Oceans of Opportunity

Since 2008, this Blog has been a communications priority providing shorts, op-eds, and bramblings that communicate our evolution to ‘a new life in the sea’.

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the lion’s mane

'A New Life in the Sea' by Michael Lombardi

Just as the excitement of milder, but stll very clear, New England waters
kickstarts the spring diving season (yes, finally wet suit time!), we’re faced with yet another hazard – lion’s mane jellyfish.

Over a decade ago, I believe in 1999 or 2000, Rhode Island waters were heavily infested with these jellies. They were here by the thousands. Every time I would turn around, I’d be dodging either the jelly itself, or the long trail of tentacles it uses to fish for prey. This year is not quite as bad as I recall that one season, but they are here in force right now. Just two days ago, I had to time my entry into the water from a pier so as to dodge the swarm. once in the water, I would constantly fan out in front of me to make a small current that would keep them away.

Lion's mane jellyfish
Lion’s mane jellyfish (Photo credit: Wikipedia)

I’ve written about a number of critters here on ‘a New Life’ that I’ve had unfavorable encounters with, or at least creep me out – the American eel, the archaic horseshoe crab, sharks – but these lion’s mane take the prize. In terms of marine life aggression, they are as benign as can be, simply floating along in a near perfectly neutral state lazily going wherever the tide takes them. But they are passively fierce. Their sting is terrible, and despite being covered head to toe in neoprene, their tentacles find a way of finding what little exposed skin there is – usually your lips – and leave a trail of pain. I’ve gone full summers trying to shake the burn left on my wrists from wearing only a light pair of gloves and getting repeatedly stung as I’m working inshore.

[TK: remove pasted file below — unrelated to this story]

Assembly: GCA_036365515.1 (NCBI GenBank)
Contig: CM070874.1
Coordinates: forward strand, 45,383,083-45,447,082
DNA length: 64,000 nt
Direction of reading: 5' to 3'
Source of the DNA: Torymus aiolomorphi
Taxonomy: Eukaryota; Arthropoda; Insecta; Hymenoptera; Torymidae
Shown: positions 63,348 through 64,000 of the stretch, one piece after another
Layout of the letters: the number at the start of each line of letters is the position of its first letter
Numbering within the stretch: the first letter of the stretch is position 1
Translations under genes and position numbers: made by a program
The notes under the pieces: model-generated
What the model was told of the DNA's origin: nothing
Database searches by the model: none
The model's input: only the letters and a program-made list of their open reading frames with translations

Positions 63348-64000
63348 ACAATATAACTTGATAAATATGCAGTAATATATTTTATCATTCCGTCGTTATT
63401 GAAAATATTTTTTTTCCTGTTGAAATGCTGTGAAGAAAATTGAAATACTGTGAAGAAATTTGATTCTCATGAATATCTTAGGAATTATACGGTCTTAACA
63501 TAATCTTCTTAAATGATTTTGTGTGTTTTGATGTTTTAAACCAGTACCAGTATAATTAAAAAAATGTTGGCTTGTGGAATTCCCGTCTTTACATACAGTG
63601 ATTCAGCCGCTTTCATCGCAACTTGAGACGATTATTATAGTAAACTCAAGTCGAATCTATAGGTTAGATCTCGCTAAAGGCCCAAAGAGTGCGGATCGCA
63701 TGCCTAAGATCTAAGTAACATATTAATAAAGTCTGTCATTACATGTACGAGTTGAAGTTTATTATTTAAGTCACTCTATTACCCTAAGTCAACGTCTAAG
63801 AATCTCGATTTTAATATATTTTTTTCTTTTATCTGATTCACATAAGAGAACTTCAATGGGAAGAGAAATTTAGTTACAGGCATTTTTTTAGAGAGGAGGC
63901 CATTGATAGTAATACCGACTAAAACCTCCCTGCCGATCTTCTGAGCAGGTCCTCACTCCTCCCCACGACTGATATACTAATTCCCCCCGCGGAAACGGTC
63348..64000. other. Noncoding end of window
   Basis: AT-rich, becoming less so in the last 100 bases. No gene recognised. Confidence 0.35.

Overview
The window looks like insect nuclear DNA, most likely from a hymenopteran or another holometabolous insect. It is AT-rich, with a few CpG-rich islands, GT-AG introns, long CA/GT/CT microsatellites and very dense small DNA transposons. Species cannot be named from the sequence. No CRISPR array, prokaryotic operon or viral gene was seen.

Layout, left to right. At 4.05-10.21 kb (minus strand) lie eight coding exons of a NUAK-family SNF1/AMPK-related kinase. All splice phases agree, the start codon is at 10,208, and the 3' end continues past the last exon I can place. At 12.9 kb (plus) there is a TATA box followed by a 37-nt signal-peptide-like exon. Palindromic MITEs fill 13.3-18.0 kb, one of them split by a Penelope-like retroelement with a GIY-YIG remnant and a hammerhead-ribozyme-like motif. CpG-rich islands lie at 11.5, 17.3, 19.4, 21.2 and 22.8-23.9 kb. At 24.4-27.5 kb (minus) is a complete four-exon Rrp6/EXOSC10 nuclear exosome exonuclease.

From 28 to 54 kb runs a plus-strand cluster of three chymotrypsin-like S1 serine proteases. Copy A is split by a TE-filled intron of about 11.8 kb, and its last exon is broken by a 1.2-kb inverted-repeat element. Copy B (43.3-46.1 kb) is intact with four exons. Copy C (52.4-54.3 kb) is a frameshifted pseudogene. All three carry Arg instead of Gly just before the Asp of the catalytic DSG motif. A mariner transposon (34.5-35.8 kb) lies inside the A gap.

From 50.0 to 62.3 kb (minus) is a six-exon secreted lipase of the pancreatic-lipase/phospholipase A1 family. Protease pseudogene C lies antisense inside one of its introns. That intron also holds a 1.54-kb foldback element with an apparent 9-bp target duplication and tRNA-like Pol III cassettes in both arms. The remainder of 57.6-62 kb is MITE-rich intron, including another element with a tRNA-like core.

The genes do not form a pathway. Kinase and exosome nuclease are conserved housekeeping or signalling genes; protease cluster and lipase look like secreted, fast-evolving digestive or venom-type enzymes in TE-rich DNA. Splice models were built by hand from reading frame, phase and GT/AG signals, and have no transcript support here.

Despite being among the underwater nasties, they truly are beautiful animals. All jellies, in fact, are like something out of a sci-fi movie. So primitive, yet clearly doing something right to have lived through so many planetary evolutions, and keep on keeping on.

So, my jellyfish advice – admire from a distance, but admire indeed.

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